There was a mystery afoot on the Internet yesterday. Did you hear about it? Were you drawn into it? There was a trailer for a new J.J. Abrams… something. It had no title, only vague imagery and voice-over, and an ending tagline of “Soon he will know.” But it opened with the animation for Bad Robot, the Lost producer and Star Trek director’s production company, so everyone went bananas. “What is J.J. Abrams teasing with Bad Robot’s new mystery trailer?” asked The Verge. “What is J.J. Abrams’ ‘Stranger’ Teaser?” wondered Rolling Stone. Slate’s David Haglund, while granting that it looks “interesting, for now,” asked, “What is it a trailer for? He didn’t say! Could be a movie, could be a TV show — who knows! It is all very mysterious.” And Entertainment Weekly offered up five theories as to what, exactly, we were looking at. But it became clear, in the hours after this giant non-event, that the clip was a teaser for S., a novel by Doug Dorst, “devised” by J.J. Abrams, whatever the hell that means. So here’s the question: why do we care?
The video went live on YouTube yesterday, and in that time, it’s racked up over a million page views. Those eyeballs didn’t land there because the premise is so intriguing, or because the voice-over is so compelling, or because the black-and-white imagery is so captivating; they’re there because of the Bad Robot logo. The first image, after that logo, is of a starry sky — exactly the shot that would presumably open a teaser for Abrams’ forthcoming Star Wars prequel.
Whether it’s the cruelty of that move or the crassness of the entire endeavor — according to the Los Angeles Times, the publisher of S. is seriously trumpeting it as “his first-ever idea for a novel,” as though that’s the same thing as writing one — the teaser feels like yet another iteration of one of pop culture’s most tiresome trends: J.J. Abrams fucking with us. Back to the publisher: “Abrams conceived of and developed a multi-layered literary puzzle of love and adventure. At its core, we have a book of mysterious provenance. In the margins, another tale unfolds: hand-scribbled notes, questions, and confrontations between two readers. Between the pages, online, and in the real world, you’ll find evidence of their interaction, ephemera that brings this tale vividly to life.”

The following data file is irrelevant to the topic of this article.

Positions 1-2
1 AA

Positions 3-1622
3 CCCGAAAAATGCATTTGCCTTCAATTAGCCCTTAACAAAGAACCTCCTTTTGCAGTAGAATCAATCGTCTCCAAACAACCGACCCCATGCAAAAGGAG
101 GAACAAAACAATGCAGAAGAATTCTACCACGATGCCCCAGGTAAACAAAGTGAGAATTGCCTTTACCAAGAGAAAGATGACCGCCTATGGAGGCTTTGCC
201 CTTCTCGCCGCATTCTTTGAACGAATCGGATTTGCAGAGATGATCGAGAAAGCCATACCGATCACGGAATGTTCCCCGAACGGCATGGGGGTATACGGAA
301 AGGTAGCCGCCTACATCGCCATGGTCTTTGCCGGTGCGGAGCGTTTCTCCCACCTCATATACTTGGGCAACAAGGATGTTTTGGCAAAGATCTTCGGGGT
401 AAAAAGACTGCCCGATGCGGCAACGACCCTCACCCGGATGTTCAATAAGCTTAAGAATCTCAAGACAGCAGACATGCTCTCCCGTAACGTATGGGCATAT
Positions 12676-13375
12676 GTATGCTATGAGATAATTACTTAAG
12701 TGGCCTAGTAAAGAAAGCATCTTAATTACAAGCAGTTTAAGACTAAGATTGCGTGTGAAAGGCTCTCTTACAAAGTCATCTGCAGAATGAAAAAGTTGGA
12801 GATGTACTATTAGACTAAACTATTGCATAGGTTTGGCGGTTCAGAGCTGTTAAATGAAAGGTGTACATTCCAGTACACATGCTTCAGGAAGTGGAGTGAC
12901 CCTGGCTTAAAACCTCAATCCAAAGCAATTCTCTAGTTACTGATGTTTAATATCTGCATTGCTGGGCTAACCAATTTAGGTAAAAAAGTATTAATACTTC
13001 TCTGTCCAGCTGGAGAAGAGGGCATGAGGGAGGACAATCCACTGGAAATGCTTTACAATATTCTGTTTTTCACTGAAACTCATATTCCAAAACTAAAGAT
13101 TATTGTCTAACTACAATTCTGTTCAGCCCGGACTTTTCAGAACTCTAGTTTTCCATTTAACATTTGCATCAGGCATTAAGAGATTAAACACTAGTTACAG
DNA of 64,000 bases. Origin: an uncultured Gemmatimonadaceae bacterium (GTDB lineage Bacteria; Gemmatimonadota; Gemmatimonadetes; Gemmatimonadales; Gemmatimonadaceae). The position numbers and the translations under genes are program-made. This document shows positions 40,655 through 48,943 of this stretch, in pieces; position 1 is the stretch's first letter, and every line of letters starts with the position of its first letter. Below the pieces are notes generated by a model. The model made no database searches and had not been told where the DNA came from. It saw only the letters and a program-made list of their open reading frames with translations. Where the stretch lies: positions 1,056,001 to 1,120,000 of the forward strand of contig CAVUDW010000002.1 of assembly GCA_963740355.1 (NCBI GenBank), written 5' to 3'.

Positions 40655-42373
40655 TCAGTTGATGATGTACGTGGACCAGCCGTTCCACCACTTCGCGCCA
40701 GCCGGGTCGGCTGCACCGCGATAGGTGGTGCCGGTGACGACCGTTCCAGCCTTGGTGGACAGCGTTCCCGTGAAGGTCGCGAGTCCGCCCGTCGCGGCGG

In other words, more “mystery box” bullshit.
Let’s be clear: Abrams is not without talent. Super 8 is a pretty great little Spielberg homage, his first Star Trek was an awful lot of fun, M-I:III has its moments, and there’s some terrific stuff in Alias and Lost — early on. But throughout his career, in the endless wheel-spinning of those series’ later seasons, say, or the puzzling obfuscation of Cumberbatch’s identity in the second Star Trek, his obsession with creating pointless mystery and teasing out even the most basic information (as in the promotion for Cloverfield and Super 8) doesn’t actually add anything to the projects in question; when his work is good, it’s because of good old-fashioned craftsmanship. When it’s successful, it’s frequently thanks to built-in audiences. And when it’s bad, it’s usually because of the mystery box.
It’s not that a bit of informational restraint among creative types isn’t welcome, particularly considering the fan base that he’s currently serving (and pissing off). But it’s not like the Abrams name is magic in and of itself; ask the networks that canceled Alcatraz, Undercovers, and Six Degrees. More importantly, this bait-and-switch stuff is quickly becoming self-parody — particularly when applied to the filmmaker’s tossed-off side projects.